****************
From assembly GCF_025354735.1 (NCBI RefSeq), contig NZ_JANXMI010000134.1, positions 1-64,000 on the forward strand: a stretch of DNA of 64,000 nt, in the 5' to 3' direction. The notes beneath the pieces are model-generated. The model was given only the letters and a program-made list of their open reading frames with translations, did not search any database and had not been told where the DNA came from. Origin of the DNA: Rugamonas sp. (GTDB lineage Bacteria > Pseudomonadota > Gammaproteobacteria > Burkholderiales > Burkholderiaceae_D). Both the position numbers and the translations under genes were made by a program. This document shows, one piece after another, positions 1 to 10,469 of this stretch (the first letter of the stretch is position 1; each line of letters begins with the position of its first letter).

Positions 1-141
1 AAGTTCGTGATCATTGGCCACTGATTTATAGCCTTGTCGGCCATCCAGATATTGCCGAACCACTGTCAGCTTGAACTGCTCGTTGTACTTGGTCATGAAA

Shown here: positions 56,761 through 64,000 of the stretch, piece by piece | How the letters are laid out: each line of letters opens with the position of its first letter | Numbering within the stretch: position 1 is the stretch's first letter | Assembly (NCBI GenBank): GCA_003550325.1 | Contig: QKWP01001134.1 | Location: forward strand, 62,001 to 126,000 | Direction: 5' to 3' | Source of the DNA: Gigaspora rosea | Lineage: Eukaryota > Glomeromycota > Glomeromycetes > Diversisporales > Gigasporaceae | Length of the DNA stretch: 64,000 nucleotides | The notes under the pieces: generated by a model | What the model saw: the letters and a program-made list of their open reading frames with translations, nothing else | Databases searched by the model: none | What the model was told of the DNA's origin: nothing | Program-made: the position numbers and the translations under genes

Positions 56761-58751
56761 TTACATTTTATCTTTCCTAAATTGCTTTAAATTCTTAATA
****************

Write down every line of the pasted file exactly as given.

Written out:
From assembly GCF_025354735.1 (NCBI RefSeq), contig NZ_JANXMI010000134.1, positions 1-64,000 on the forward strand: a stretch of DNA of 64,000 nt, in the 5' to 3' direction. The notes beneath the pieces are model-generated. The model was given only the letters and a program-made list of their open reading frames with translations, did not search any database and had not been told where the DNA came from. Origin of the DNA: Rugamonas sp. (GTDB lineage Bacteria > Pseudomonadota > Gammaproteobacteria > Burkholderiales > Burkholderiaceae_D). Both the position numbers and the translations under genes were made by a program. This document shows, one piece after another, positions 1 to 10,469 of this stretch (the first letter of the stretch is position 1; each line of letters begins with the position of its first letter).

Positions 1-141
1 AAGTTCGTGATCATTGGCCACTGATTTATAGCCTTGTCGGCCATCCAGATATTGCCGAACCACTGTCAGCTTGAACTGCTCGTTGTACTTGGTCATGAAA

Shown here: positions 56,761 through 64,000 of the stretch, piece by piece | How the letters are laid out: each line of letters opens with the position of its first letter | Numbering within the stretch: position 1 is the stretch's first letter | Assembly (NCBI GenBank): GCA_003550325.1 | Contig: QKWP01001134.1 | Location: forward strand, 62,001 to 126,000 | Direction: 5' to 3' | Source of the DNA: Gigaspora rosea | Lineage: Eukaryota > Glomeromycota > Glomeromycetes > Diversisporales > Gigasporaceae | Length of the DNA stretch: 64,000 nucleotides | The notes under the pieces: generated by a model | What the model saw: the letters and a program-made list of their open reading frames with translations, nothing else | Databases searched by the model: none | What the model was told of the DNA's origin: nothing | Program-made: the position numbers and the translations under genes

Positions 56761-58751
56761 TTACATTTTATCTTTCCTAAATTGCTTTAAATTCTTAATA